Why the Difference Between
Assertiveness and Rudeness Matters

Woman Receiving Rude Message

I’m guessing that no one sets out to be rude, but the feeling of release when you are “blowing someone off” or criticizing can mask itself as the feeling of telling the truth and getting it off your chest.  In other words, we can be fooled into rudeness by thinking we are asserting ourselves. 

Your language and tone are primary indicators of whether you are being assertive or rude.  

Recognizing Rudeness

If a message you send or action you take is experienced viscerally and personally, you are perceived as rude. 

Descriptors of rudeness:

  • Lack of interest or care about another’s situation.
  • Lack of respect for another.
  • Demanding, blaming, accusing.
  • Presenting inappropriate information to or about someone else.

Rudeness can be retaliatory.  If someone says to you, “That’s rude!” you might lash back, “No, you’re the one who’s rude!”  It’s a label no one wants, yet sometimes we are quick to give it.

Recognizing Assertiveness

If a message you speak or action you take is experienced by another person as strong, clear, direct, and as a statement of what you need, want, or stand for, you are perceived as assertive.  Assertiveness is taught and encouraged as desirable. 

Descriptors of assertiveness:

  • Expressing clearly and directly your needs, wants, or message of importance.
  • A sense or posture of standing tall assuredly.
  • Impetus is to contribute and promote understanding.

An assertive person is sensitive to the fact that others have thoughts and feelings that might be just the opposite of her own.  These possibilities are taken into account during interactions, respectfully. 

Perceptions of Aggressiveness and Rudeness

The on-the-ground problem is that sometimes assertiveness can be perceived as aggressive or rude.  What is that fine line between bad-mannered and well-mannered? 

Figure it out: Do a self-check

  • Is my heart in the right place?  Am I being self-serving or am I being mindful of others?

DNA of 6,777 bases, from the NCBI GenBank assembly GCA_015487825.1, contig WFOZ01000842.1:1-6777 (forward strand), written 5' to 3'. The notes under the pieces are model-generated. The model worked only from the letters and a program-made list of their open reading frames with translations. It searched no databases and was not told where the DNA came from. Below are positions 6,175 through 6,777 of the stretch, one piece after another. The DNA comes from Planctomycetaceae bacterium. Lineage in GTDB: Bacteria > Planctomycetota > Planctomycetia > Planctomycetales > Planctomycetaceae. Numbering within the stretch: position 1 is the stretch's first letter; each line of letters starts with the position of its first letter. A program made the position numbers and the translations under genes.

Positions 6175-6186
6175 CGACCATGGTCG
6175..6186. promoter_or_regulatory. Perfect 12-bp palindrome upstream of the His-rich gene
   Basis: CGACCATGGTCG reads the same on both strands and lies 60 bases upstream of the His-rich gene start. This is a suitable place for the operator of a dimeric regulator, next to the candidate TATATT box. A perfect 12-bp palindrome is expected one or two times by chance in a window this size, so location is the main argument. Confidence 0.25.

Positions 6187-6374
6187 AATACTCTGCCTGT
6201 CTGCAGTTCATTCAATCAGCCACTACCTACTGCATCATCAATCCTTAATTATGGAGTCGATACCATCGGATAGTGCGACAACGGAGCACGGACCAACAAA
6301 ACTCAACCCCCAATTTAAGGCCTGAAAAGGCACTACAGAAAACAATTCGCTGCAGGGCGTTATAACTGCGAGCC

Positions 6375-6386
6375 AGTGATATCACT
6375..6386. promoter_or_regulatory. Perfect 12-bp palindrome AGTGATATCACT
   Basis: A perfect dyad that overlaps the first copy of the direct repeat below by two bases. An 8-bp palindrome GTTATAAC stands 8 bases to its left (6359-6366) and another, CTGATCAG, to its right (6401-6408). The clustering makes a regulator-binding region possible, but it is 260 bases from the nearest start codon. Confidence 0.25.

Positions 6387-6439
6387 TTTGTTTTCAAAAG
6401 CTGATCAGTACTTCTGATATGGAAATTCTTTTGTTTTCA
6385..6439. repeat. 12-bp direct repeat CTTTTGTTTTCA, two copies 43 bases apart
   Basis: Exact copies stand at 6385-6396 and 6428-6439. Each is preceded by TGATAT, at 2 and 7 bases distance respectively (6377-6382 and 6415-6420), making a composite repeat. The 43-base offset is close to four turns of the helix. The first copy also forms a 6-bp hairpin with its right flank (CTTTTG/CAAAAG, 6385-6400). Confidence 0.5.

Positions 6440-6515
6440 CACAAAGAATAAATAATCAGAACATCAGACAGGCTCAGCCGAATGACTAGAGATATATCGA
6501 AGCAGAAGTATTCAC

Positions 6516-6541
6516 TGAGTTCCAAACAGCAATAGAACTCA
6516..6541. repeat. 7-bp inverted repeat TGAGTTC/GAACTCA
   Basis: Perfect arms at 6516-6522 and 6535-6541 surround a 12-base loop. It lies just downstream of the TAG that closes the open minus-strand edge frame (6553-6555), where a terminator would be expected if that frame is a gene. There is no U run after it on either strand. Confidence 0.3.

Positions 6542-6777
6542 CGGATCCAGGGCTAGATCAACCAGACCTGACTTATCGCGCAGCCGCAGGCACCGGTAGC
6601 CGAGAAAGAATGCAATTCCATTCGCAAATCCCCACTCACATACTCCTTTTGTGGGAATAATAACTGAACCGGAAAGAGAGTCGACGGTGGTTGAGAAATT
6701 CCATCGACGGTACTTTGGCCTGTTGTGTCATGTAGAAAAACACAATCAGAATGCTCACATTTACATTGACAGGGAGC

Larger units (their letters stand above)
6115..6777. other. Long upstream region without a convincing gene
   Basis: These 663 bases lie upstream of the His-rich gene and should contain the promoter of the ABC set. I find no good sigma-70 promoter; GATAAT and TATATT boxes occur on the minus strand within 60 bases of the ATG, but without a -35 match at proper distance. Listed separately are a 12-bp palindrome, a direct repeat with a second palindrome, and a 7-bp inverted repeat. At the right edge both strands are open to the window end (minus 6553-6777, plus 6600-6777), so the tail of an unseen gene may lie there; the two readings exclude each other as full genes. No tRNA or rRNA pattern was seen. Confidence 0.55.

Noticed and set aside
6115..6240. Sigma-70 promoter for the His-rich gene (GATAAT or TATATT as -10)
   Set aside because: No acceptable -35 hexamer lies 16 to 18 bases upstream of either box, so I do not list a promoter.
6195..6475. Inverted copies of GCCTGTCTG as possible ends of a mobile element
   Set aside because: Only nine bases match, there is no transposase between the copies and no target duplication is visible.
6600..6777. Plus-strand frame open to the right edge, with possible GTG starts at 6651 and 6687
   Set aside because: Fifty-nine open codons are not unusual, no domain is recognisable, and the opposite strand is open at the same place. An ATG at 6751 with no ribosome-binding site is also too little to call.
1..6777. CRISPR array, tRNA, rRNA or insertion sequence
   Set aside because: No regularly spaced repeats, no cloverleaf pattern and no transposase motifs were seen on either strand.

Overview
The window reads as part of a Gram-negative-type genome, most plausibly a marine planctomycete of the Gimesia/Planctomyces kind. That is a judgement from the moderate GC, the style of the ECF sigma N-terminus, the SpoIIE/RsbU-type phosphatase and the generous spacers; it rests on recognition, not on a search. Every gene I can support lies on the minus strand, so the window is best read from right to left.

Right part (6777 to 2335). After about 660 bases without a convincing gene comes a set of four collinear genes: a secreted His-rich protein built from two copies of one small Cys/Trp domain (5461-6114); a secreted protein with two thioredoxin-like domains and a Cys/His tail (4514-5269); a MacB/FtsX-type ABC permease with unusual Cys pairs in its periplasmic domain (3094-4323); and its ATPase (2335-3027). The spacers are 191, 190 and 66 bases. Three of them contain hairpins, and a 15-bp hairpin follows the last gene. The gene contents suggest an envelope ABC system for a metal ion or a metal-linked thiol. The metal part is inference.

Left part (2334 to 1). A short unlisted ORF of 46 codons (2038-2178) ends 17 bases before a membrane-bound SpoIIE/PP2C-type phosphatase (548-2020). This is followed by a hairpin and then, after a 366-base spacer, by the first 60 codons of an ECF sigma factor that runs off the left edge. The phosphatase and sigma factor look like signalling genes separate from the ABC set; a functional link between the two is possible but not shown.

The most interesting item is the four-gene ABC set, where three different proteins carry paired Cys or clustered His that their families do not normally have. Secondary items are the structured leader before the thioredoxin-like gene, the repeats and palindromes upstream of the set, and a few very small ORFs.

• Am I paying attention to my surroundings? 
    --Have I cut into a line? 
    --Broken the social distancing rule?
    --Interrupted or not paid attention to someone?
  • Am I using “I” rather than “you” statements?
  • What is my intention?  Does my language and tone align with it?

Probably we all experience ourselves not feeling as we would have hoped to feel at certain times.  Etiquette helps us catch our breath and gives us time to find the right words and to get in alignment with ourselves. 

The unwritten rules of propriety sustain our communities and improve our relationships with one another.  Etiquette helps us re-gain balance in order to get our thoughts together and be willing to have a civil conversation.

What can you do upon discovering you’ve been rude or perceived as such?

  • Apologize as soon as possible.  (The longer you wait, the less effective you’ll be in getting on keel with the other person.)
  • Avoid making excuses or explaining your apology away.

Uttering the declaration, “How rude!” signals that someone has broken a recognized social code.  When emotions are running high, especially in these times, we are all vulnerable to a heightened perception of broken social codes.   

While assertiveness is a necessary communication skill, it can sometimes be viewed as aggressive.  Aggressiveness is always rude.  It's never a win-win. 

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